Top

21st Century Learning and Resources

Richland Academy / 21st Century Learning and Resources (Page 12)

An Education for Understanding: ‘Backward Design’

William Butler Yeats so aptly once said, “Education is not the filling of a pail, but the lighting of a fire.” This prominent 20th Century poet and playwright was wise to the vast difference between knowing and understanding. To simply know facts is not to understand what makes those facts knowledge. “To understand is to be able to wisely and effectively use– transfer– what we know, in context; to apply knowledge and skills effectively, in realistic tasks and settings.” (Wiggins & McTighe, 2005, p. 4). So how can today’s education system help students achieve this type of ‘education for understanding?’ Teachers– as collaborators and guides– must find creative ways to stimulate their students’ natural curiosities and allow them to make connections between theories, while building the skills and attitudes they will need for life-long learning. Child-centered and retrospective curricula design, combined with inquiry-based learning, will allow schools to foster authentic student learning experiences, by providing students with opportunities to engage in meaningful learning experiences; to explore, investigate, discover, collaborate and communicate with others in an experiential and ‘minds-on’ learning environment.

“The Hundred Languages of Children”

Whether you are well-versed in the Reggio Emilia Approach or new to this engaging philosophy, “The Hundred Languages of Children” (Second Edition) is a must-read for parents and educators everywhere. Assembled by Carolyn Edwards, Lella Gandini and George Forman, with foreword by Howard Gardner, this rich resource presents a comprehensive overview of the Reggio Emilia philosophy and practices of the city-run early childhood program of Reggio Emilia, Italy.

A Reggio Journey

According to Malaguzzi, “Learning and teaching should not stand on opposite banks and just watch the river flow by; instead, they should embark together on a journey down the water.  Through an active, reciprocal exchange, teaching can strengthen learning how to learn.”

Richland Academy is now entering its tenth anniversary, and comes with a history of traditional teaching.  Now three years into the transition from a traditional teaching model to a Reggio inspired approach, the wonders of this way of supporting learners is emerging.  But with it comes the challenges of bringing on board an already existing team of excellent teachers, as well as new teachers, and asking them to teach and learn through a different lens.  We are learning how to listen and how to observe the children and each other.   As we constantly reflect, we realize that our journey, although fraught with self-doubt, feelings of inadequacy, and the need for us to let go of our own personal egos, also brings us renewed joy in our teaching, allows for deeper creativity and is moving us all towards 21st century learning, that is based on natural inquiry and the child as a key player in his own learning.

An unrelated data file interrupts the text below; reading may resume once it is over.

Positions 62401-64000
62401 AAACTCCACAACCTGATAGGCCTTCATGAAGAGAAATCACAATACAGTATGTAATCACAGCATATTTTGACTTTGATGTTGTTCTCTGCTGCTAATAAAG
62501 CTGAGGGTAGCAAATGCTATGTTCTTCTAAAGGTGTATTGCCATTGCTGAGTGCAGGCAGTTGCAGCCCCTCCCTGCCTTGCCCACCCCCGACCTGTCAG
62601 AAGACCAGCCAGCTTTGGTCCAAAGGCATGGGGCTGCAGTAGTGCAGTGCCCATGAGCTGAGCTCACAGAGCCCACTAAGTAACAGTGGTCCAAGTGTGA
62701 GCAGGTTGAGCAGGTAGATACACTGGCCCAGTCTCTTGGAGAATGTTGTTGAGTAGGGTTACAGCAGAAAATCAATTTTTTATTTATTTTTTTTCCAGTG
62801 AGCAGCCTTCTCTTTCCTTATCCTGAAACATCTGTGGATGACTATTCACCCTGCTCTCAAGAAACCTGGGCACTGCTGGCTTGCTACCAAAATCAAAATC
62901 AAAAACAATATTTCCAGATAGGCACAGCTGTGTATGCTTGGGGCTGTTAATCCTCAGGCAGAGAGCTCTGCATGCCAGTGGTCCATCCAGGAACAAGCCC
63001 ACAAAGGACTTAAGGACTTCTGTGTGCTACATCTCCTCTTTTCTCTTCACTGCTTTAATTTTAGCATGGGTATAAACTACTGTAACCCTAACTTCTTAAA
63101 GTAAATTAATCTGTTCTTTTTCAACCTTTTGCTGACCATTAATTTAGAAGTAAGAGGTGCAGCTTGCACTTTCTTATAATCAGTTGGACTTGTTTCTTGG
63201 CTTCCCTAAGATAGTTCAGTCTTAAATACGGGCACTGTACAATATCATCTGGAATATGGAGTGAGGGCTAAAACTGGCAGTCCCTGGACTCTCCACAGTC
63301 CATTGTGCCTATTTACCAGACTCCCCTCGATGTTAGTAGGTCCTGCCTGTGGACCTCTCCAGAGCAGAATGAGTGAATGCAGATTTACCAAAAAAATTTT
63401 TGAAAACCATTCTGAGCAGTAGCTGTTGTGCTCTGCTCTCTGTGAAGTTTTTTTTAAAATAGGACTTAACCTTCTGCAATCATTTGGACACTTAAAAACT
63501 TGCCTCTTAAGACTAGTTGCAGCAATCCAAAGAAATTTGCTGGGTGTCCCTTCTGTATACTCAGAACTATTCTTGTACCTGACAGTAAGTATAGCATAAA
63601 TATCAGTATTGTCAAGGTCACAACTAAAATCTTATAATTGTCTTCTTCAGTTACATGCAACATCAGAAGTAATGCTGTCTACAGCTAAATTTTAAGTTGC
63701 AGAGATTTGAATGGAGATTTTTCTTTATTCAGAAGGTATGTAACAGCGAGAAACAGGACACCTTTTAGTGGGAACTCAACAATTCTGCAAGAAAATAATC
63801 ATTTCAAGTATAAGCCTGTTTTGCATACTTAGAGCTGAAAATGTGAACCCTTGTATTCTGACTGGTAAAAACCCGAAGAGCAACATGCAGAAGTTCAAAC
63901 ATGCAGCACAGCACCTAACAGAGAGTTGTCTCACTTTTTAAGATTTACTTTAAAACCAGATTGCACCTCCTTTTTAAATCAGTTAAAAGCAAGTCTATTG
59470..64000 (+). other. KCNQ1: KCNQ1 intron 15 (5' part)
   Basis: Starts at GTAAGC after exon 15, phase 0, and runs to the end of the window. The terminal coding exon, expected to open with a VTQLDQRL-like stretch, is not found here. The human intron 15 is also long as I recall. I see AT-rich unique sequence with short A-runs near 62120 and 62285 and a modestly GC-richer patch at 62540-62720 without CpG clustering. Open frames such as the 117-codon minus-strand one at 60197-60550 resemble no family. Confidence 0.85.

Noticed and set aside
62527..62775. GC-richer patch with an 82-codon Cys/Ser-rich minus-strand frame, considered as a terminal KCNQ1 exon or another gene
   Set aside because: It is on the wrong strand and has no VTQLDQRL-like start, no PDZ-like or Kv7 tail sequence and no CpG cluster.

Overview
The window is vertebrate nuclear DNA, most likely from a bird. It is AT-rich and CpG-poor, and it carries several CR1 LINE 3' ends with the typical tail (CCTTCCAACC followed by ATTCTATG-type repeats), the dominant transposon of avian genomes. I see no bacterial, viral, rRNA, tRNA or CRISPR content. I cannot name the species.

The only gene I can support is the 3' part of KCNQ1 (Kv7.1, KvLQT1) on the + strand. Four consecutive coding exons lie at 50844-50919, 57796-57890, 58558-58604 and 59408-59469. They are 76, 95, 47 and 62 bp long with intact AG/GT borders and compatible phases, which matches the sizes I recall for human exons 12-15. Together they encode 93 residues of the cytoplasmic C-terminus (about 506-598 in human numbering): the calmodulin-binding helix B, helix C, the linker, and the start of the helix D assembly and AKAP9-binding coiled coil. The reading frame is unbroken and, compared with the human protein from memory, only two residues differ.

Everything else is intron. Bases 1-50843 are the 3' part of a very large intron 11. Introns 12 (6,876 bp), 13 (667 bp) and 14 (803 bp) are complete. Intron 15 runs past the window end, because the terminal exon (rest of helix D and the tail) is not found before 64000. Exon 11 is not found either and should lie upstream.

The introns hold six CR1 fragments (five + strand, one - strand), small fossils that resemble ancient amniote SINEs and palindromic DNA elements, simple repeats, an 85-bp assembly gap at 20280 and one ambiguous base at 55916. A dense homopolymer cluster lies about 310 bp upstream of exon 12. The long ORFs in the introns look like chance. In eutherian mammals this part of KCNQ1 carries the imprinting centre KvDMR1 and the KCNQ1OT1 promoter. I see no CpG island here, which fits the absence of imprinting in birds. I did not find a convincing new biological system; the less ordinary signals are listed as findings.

What I Learned in Studio Today

Imagine an art room, filled with materials and tools.  An orderly ‘disorder’…there are just so many units and objects defining line, shape, color, form, motion, texture, pattern, direction, orientation, scale, angle, space and proportion!

Now imagine the room filled with young learners, 3 years of age, waiting patiently with art smocks on, seated, keenly following instructions, asked to “sit please” with hands folded in their laps, while the paint pallets, paint brushes and water cups in front of them,  beacon these tiny hands to get into the thick of it…but they do not.  The children are listening.

They are listening to the atelierista explain, a pumpkin, its stem and the vine it grows on.   The children are asked to remember the pumpkins they had begun to paint during their last Studio class.  Heads are nodding as the memory of their painting comes back to them.